Georgia, South Carolina, North Carolina - this is the longest and the most boring part of the drive. I-95 doesn't go through any big cities there and stays mostly uncrowded. It becomes a 4-lane highway with a wide wooded zone separating North and South directions. The roadside is either an endless grassy marsh, easily identifiable by the smell of rotten eggs, or a dense woodline of mostly palmetto bushes and pine trees. The only two things that break the monotony of the drive are the billboards and the road construction. I don't know what the deal is with road construction in these states. I never see anyone actually working there. But the lines of orange and white traffic barrels stretch for miles and sleepy drivers are sure to get a jolt driving at 75mph over the patched roadways. This is a huge distraction to my favorite road game - counting the "South of the Border" billboards. Now, the billboards in this tri-state area are pretty boring. They are very old-fashioned and rarely rise higher than 20 feet or so. They don't show as much color, sprite, or sex appeal as the boards up North. I guess, they are built with a traffic-less highway and a bored driver in mind because they have almost no pictures, but force you to actually read. Most of these billboards advertise chain hotels, endless Cracker Barrells, BBQ restaurants, roadside strip clubs (windowless shacks no bigger than a one-bedroom house that sprout in the middle of nowhere and make one think of scenes from "Deliverance"), and discounted cigarettes. The only exception to this are the "South of the Border" billboards advertising all different ways Pedro can entertain you. At first they appear every 10 miles or so, but soon they are seen more and more often, counting down miles and even fractions of a mile to this Pedroland. It can only be compared to a Ron Jon Surf Shop billboard assault for those driving to Cocoa Beach on I-95 South. And just like the surf shop, the "South of the Border" amusement park/hotel/conference center/restaurant/fireworks store is kitchy, mostly empty, and infinitely disappointing. So just trust me on this - read the billboards (some are pretty clever) and skip the exit!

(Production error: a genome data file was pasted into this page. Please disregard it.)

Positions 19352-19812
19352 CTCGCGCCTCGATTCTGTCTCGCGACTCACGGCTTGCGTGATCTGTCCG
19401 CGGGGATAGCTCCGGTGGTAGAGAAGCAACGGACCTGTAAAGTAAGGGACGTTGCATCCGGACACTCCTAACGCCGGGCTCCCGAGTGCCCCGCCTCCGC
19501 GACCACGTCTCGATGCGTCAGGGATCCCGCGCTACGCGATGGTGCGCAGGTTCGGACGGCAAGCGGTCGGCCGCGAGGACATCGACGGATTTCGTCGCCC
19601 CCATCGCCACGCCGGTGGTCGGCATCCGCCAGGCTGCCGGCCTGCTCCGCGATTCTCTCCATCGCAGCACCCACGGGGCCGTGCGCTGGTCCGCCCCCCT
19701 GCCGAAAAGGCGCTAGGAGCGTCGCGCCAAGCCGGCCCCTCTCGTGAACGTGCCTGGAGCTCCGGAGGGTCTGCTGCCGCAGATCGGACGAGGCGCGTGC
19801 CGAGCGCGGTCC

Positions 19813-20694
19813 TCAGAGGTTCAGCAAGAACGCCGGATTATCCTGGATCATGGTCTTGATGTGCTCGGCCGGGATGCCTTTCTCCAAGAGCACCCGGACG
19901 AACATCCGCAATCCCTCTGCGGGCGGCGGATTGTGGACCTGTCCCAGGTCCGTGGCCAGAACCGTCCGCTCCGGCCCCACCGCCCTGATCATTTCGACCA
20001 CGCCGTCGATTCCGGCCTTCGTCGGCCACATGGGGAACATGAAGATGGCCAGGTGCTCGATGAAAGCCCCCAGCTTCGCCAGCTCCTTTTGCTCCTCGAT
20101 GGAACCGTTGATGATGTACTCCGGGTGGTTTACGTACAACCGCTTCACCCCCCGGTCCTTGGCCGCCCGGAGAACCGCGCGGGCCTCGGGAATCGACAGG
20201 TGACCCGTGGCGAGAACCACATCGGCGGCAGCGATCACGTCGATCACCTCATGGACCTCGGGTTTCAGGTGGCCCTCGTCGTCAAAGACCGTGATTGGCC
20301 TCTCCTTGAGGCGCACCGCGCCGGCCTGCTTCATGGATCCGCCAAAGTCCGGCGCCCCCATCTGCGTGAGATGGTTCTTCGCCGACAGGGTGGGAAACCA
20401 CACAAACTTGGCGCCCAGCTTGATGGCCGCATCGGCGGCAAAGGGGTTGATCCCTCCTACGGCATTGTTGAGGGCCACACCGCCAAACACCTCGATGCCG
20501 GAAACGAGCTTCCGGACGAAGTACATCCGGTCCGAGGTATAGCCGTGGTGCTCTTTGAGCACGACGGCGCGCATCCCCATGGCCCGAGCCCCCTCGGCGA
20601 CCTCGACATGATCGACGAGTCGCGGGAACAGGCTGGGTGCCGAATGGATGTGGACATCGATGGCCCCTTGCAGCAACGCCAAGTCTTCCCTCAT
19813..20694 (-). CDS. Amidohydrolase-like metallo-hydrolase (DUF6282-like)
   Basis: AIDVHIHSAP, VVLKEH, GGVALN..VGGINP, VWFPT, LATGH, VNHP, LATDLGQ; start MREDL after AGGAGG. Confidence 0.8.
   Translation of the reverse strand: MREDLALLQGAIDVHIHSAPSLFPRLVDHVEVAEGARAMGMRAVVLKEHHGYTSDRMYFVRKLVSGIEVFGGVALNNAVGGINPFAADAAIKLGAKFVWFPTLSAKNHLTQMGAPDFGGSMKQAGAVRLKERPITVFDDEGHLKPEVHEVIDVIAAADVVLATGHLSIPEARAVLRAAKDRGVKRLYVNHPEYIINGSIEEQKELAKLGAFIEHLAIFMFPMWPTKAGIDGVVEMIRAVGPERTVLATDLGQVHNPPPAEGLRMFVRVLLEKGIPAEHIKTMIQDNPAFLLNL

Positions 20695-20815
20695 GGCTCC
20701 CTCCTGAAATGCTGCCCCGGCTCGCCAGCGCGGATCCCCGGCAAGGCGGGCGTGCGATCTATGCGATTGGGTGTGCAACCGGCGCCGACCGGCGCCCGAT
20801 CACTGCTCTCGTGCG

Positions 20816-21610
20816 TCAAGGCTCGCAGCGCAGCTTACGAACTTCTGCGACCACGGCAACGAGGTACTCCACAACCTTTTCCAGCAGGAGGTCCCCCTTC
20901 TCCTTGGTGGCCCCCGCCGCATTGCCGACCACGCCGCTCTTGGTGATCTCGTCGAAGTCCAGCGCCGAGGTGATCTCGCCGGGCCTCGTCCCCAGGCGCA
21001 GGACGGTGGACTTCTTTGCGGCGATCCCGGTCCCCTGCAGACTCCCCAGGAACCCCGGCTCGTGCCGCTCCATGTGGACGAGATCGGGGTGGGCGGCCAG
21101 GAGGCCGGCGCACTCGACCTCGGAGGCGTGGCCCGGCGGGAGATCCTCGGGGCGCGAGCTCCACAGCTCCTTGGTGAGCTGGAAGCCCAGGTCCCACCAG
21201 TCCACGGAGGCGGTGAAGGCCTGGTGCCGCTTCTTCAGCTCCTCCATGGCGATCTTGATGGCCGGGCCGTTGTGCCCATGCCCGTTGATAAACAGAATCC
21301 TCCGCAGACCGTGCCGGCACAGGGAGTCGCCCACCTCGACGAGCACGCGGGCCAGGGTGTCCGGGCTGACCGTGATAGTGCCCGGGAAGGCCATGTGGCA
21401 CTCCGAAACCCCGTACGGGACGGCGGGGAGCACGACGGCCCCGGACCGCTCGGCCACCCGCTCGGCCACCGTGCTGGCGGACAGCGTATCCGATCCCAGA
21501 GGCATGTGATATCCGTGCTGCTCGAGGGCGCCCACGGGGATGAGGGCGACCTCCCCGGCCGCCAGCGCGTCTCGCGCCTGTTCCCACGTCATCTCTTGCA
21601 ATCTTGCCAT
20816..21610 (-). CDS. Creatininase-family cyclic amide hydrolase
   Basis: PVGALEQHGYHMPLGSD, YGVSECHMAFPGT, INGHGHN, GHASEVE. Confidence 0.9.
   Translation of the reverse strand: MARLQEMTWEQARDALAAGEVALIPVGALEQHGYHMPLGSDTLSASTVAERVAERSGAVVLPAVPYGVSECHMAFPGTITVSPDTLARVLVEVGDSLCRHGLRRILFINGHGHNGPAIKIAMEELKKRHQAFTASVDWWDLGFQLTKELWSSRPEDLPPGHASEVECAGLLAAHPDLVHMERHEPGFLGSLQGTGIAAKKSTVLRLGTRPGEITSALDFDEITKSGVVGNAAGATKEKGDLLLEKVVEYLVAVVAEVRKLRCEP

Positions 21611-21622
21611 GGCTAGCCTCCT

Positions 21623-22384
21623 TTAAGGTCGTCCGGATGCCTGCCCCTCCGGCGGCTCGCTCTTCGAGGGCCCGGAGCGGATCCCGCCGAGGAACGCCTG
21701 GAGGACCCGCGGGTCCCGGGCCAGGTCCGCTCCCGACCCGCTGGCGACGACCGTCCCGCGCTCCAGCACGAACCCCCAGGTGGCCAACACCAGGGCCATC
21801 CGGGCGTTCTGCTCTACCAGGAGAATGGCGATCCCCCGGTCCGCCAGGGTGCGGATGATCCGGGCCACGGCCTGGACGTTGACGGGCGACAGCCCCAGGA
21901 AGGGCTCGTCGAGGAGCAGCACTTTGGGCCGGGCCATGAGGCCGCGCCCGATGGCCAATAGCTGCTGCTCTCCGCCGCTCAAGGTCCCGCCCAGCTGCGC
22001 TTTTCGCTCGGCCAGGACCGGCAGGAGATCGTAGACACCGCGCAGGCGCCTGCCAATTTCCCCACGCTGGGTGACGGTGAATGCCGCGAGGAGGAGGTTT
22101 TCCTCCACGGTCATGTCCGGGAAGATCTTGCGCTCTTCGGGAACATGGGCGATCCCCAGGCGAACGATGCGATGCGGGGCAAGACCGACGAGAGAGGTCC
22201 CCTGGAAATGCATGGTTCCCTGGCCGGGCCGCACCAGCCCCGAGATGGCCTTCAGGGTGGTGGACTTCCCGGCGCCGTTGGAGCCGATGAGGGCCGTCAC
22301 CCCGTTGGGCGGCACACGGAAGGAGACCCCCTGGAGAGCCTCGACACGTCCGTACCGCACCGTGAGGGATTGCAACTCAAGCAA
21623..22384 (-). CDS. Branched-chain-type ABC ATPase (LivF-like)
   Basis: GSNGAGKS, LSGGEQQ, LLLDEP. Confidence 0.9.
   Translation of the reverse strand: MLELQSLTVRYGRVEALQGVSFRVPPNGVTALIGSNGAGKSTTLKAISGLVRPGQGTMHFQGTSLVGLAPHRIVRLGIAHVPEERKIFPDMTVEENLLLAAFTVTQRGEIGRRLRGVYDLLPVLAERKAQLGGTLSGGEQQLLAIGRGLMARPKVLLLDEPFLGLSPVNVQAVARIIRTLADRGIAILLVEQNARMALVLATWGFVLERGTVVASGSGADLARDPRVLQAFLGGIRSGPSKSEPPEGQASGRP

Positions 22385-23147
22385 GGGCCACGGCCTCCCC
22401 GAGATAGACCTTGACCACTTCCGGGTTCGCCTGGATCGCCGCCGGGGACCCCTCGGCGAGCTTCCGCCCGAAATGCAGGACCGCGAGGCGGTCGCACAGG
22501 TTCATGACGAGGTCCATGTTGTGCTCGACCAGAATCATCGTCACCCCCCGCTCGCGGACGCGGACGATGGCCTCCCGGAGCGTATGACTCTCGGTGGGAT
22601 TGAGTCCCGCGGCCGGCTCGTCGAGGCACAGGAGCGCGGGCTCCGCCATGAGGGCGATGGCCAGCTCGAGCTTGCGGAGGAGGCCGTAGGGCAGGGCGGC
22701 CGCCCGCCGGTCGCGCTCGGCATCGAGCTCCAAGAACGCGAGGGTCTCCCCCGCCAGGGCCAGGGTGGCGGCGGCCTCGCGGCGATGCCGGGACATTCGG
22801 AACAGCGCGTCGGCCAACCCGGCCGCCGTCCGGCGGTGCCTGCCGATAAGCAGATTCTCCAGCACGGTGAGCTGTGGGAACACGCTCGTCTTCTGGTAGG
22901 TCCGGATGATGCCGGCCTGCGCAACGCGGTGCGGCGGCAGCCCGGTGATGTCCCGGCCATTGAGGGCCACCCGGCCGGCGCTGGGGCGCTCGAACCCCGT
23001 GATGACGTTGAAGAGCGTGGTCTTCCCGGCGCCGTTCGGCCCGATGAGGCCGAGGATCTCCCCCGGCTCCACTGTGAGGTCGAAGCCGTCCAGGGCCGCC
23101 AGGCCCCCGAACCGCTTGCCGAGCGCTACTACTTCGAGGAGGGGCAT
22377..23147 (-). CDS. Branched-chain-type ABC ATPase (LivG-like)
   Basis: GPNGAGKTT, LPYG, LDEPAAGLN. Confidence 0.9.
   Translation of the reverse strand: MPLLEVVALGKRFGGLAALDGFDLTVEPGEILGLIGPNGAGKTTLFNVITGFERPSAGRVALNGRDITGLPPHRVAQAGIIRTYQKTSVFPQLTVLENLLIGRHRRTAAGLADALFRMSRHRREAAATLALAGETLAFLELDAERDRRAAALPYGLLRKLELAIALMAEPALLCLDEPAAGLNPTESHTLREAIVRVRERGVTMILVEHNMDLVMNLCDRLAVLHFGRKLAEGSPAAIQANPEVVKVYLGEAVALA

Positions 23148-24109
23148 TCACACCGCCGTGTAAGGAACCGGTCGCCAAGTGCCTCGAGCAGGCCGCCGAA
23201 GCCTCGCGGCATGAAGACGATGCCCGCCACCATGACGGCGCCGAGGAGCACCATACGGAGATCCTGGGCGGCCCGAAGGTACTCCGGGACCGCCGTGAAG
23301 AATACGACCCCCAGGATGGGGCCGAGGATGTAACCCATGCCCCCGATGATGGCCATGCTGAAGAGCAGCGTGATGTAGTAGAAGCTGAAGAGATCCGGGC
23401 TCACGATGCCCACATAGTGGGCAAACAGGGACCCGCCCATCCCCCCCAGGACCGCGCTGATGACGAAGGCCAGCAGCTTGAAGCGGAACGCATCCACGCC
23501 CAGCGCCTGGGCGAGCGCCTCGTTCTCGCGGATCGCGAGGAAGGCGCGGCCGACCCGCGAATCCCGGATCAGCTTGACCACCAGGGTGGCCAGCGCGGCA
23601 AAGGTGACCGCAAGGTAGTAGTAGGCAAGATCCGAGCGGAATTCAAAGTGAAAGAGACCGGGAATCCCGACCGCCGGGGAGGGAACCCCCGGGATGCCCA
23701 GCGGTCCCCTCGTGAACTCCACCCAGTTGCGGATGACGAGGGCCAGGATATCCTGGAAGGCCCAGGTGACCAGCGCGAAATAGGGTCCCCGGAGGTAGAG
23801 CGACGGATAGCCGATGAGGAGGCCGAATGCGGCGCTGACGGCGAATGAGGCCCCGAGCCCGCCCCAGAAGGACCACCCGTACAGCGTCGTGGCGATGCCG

Virginia - Things start happening here - there are more lanes on the highway, more traffic, more signs to historical attractions, and no palm trees at all. This also marks the half-way point of our trip and unless we drive straight through we stop here for the night. I highly recommend Hampton Inn for its upscale interior design, highspeed Internet, super-comfortable mattresses and the most delicious little omelets that come with a hearty breakfast. In general, driving anywhere in the US makes me very appreciative. I generally love adventure and quirky attractions. But there are some things that I prefer to be as predictable as possible - clean restrooms with unlimited toilet paper along the way or Starbucks coffee, for example. The kind of stuff that most people here take for granted until they end up in another country, desperately looking for a WC only to find out that you have to pay to get in and the only toilet paper available is the used one (yes, it is gross, but I'm keeping it real). Driving also lets one appreciate how many wealthy people are in the US. High gas prices nonwithstanding, they chug along in huge RVs, sometimes towing an SUV or a boat, going South in the winter and North in the summer. And the rest of us shouldn't be jelous because we are reacher than most people on this planet. Otherwise how would one explain huge 18-wheelers rushing at neckbreaking speeds to deliver goodies to Publixes, Wal-Marts, and Home Depots all over the country.